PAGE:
Extendingthe Canada Health Act to comprehensively cover medically necessary care willcost billions of dollars. However, compared to the administrative savings,economies of scale and regulatory power of single payer systems, people pay evenmore when the same services are provided through increasingly privatised formsof funding. The question is not whether health care costs will increase; theyinevitably do. The only real questions are: who gets access to health services,and on what basis – need or ability to pay?
Despite thefunding cuts, between 1990 and 2000 a growing and ageing population drove publicexpenditures for health care up by 50%; private healthcare spending rose 73%.(Public spending accounts for 70% of all spending on health care.)Without renewed federal support, most provinces will be unable to carry thecosts alone. That means more cutbacks in public provision.
Chronic underfunding of publichealth care has led to two forms of privatisation: covert and overt.
The amountof time people spend in hospital has dropped, partly due to medical advances andpartly due to cutbacks.More patients are being released from hospital “quicker and sicker,” placingmore demands on their immediate support network. It is estimated that 75% to 90%of home care is provided voluntarily by family and friends, mostly women.
But fewerpeople are providing such care, due to falling birth rates, increased labourforce participation by women, more single parents and geographically dispersedfamilies. This has led to the increased use of paid home care services, whichdoubled during the 1990s.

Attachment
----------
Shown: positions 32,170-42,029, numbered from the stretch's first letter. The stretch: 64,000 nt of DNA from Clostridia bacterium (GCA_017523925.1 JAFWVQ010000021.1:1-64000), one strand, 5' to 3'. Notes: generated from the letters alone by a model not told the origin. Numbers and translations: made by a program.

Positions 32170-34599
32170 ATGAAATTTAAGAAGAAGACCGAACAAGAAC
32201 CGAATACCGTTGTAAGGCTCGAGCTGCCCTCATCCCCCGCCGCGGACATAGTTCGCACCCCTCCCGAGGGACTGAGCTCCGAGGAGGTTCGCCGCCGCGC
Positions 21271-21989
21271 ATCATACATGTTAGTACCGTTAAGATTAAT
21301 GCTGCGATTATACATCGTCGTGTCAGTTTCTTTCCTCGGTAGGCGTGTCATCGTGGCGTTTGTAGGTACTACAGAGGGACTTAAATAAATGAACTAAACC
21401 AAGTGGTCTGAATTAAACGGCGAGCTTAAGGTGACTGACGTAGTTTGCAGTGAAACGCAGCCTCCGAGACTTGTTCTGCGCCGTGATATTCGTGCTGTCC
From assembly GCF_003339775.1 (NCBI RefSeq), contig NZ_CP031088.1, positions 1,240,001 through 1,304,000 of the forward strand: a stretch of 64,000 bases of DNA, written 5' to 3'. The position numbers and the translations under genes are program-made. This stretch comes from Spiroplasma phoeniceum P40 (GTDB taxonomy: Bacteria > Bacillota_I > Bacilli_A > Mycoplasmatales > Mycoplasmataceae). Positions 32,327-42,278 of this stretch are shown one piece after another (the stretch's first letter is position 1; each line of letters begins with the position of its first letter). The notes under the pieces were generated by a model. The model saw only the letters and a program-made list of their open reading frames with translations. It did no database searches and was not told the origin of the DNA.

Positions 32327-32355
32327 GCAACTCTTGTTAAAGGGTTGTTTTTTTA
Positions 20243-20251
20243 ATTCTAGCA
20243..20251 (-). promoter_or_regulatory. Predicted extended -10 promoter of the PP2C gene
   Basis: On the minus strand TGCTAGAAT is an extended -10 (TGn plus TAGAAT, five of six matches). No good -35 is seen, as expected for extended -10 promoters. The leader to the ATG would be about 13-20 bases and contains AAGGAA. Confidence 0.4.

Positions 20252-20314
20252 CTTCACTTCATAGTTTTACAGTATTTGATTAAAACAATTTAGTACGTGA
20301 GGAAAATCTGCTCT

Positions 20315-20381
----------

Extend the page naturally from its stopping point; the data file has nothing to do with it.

Health careis the provinces’ single largest and fastest growing budgetary expenditure.Provinces have contained costs by de-listing insured services. Some de-listedservices, for example some intravenous transfusions,are so costly that even the non-poor face difficult financial choices. For thepoor, elderly and disabled, the choice is often between rent and food.
Corporationsadvertise to “consumers” (except where prohibited by law) or market tophysicians to increase the demand for pharmaceuticals, medical technologies anddiagnostic techniques. Public services become partially privatised through userfees and co-payment mechanisms. Delivery is privatised when an increased shareof public funds flows to for-profit service providers. All three forms of overtprivatisation are on the rise.
Moreprovinces are responding to public demands for improved access to health care byasserting that for-profit businesses can provide it “faster, better,cheaper” than not-for-profit organizations. A growing number of publiccontracts for the provision of long-term care and home-care have been signedwith for-profit suppliers in the past two years. Communities everywhere arechallenging this approach and mounting public pressure has led to some hopefuldevelopments.